The next day the meal preparation was the quickest and easiest yet. Everyone pitched in and knew their roles. The bread was ready and so were the lentils and greens.
But when they opened the side door they found only a handful of children inside the roofless hall.
“Where is everyone?” Lucinda wondered.
“Where are Mina, Nina and Christina?” Dina asked urgently.
Joshua didn’t see Peter or his brother and sister.
The children who did enter were a downcast and joyless lot. They trudged forward and took their food with their heads bowed. Joshua and the others asked them what was wrong and got only low mutters as a response.
“I’ll see what’s happening,” Joshua said.
He stepped out of the hall.
There were the children, camped out all around Dreamer’s Garden. As he stepped out of the eating hall, every small head turned towards Joshua. Their faces were hungry and full of betrayal. He spotted Peter amongst the crowd. The boy looked back at him accusingly with two black eyes. Joshua saw the reason for all this misery in the middle of the broken street.
Benjamin Bastion and his gang of boys stood on top of a pile of rubble surveying the neighborhood like a king in his castle.
Benjamin saw him and exclaimed, “It’s you!”
Benjamin leapt off his tiny hill and walked towards him. Joshua remembered every punch and kick from that day at the Charity Kitchen. He didn’t say a word as Benjamin slapped him on the shoulder.
“Yes, I remember you. You were impressive. You fought back more than any of the others. I admired you for that. I hope there are no hard feelings.”
He stared at the bully with his jaw clenched. Benjamin smiled and showed off his bright white teeth.
“So my regular customers all left the old Charity Kitchen. I followed them here. I never would have guessed you’d be running this establishment.”
“So same as before? Anyone who wants in has to pay me. Obviously that excludes you and your friends. I can’t charge you a toll for entering your own hall. But these others, well, nothing is free.”
Joshua looked at the crowd of hungry children all around Dreamer’s Garden. They’d come all this way in search of food only now to be turned away.
Benjamin went on.
“Don’t worry, if they’re hungry enough, they’ll pay. And those who can’t will look elsewhere. You know you should be thanking me. Without so many mouths to feed you’ll have some extra left over that you can sell. Make a tidy profit. That’s what the attendants do down at the Charities.”
Joshua said nothing in reply. Benjamin gently punched him in the shoulder.
“You can even let a few in for free if it’ll help your conscience. Not too many. Anyone out there you want to let in, free of charge?”
Joshua looked over at Peter and his family. He saw Dina’s little friends. He could let them in if he told Benjamin to.
He didn’t say anything. He went back into the hall and left Benjamin on the street.
He walked all the way back to the side door and into the alley. He slammed both his fists on the table hard. Ollie and Rollie ran to check that their knots held together.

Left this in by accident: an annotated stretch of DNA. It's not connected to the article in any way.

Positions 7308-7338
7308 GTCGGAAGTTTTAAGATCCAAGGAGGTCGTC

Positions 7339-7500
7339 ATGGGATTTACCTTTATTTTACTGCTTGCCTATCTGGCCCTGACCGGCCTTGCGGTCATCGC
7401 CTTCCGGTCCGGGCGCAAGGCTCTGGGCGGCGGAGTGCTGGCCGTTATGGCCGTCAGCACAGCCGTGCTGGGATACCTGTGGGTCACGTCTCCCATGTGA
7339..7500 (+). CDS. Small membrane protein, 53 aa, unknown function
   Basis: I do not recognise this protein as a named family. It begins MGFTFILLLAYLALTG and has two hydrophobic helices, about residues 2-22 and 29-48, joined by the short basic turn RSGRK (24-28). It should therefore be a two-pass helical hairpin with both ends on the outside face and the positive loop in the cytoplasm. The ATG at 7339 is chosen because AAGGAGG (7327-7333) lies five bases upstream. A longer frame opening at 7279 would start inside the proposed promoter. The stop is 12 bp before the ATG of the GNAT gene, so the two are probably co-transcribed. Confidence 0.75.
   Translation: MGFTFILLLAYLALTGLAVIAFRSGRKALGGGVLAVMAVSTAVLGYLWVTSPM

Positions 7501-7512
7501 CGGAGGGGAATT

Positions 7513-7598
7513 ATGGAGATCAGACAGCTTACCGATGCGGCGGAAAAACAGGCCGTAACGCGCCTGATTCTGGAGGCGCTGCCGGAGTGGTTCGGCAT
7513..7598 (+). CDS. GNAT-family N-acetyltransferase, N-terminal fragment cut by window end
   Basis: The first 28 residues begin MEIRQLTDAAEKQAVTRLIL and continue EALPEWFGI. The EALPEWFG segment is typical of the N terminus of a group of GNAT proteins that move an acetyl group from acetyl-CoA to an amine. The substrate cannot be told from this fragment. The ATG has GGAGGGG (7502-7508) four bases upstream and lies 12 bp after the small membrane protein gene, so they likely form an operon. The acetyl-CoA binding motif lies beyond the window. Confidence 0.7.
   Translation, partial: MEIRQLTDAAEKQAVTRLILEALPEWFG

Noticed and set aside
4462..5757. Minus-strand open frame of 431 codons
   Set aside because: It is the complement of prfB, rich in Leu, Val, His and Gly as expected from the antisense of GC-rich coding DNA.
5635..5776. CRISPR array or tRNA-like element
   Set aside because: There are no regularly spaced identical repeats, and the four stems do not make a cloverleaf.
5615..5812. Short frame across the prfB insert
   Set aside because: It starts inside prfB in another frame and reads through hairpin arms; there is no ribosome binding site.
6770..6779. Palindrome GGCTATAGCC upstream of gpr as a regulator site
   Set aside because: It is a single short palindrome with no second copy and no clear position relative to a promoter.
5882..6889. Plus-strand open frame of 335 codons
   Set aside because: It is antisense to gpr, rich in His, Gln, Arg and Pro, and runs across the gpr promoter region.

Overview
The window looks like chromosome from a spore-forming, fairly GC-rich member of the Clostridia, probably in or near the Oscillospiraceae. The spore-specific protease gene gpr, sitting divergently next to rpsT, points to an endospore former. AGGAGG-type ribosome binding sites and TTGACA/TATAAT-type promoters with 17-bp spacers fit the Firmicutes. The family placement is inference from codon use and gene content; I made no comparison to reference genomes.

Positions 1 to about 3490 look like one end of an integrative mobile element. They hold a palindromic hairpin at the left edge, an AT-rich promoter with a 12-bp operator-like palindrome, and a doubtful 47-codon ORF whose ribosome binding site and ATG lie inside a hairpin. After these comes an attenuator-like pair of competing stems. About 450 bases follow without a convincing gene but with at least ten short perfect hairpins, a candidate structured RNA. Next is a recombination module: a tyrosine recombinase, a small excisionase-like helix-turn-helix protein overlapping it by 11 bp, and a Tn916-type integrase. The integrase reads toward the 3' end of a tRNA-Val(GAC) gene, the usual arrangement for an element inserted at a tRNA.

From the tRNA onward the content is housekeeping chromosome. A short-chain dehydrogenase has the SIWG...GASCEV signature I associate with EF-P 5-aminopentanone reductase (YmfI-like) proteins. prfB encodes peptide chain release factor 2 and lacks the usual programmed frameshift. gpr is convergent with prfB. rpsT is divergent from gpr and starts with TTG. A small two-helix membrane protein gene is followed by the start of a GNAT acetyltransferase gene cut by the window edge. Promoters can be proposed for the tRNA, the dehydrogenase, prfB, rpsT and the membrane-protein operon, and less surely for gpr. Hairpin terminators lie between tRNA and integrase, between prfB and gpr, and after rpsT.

“What is it?” Heathcliff asked.
The knife waited there on the table. Joshua reached for it then pulled his hand back.
He went back to face Bastion without it.
Just as before he felt the pressure build inside his head until he could barely feel anything else.
Benjamin still stood in the middle of the street on top of a pile of old bricks. Joshua climbed to the top until he was face to face with the bully.
Benjamin greeted him with his bright white smile.
“So what’s your answer?”
Joshua’s hand wasn’t slow this time. He slapped Benjamin across the face so fast and so hard his fingers burned. Benjamin’s eye watered and a red welt formed on his cheek.
“Clear out!” Joshua shouted.
Every child camped around the hall stood straight up. Benjamin’s gang whirled around like a pack of dogs.
“This is my kitchen and you’re not welcome here!”
Benjamin laughed. He reared up and looked down on Joshua.
“You want to try again?” he dared.
Just then Mr. Mudd stepped out of the hall.
“Away with you!” he shouted.
Heathcliff and Lucinda came out and stood beside him.
Benjamin’s gang froze then retreated from the small hill leaving their leader alone with Joshua.
Joshua saw Peter and the children camped around the hall get up and move towards the mound. Mr. Mudd was already halfway to the pile. Benjamin half stumbled down looking for a way out.
“It’s all right, Mr. Mudd,” Joshua said.
He strode towards the retreating Benjamin.
“Yes, I do want to go again Benjamin. Do you?”
Benjamin looked the circle of children closing in on him and his gang. He shrank. The smile vanished from his face replaced with a pleading look. He mumbled to Joshua.
“I did you a favor that day, I…”
Joshua came forward and slapped him again. Benjamin stumbled. Joshua shoved him. Benjamin fell backwards off the pile of bricks. He got up and saw that he and his gang were surrounded. In moments the other children were on them. They may have been bigger than any one of them but now a dozens of arms and legs hit them from all angles. Benjamin and his gang squealed with every blow.
“Don’t hurt them!” Joshua shouted. “If they want to leave, let them!”
The crowd parted and the gang raced away from the hall as fast as they could run. Benjamin led the way. In moments they were distant dots far down the streets. A moment after that and they were gone from Dreamer’s Garden.
Joshua and the children watched for a moment. They waited to see if the gang came back. They didn’t. Then Dina appeared at the hall entrance.
“Aren’t you going to come in?” she asked.
“Food’s getting cold,” Joshua said.
With that the children poured into the hall with a loud cheer that rang through the broken alleys.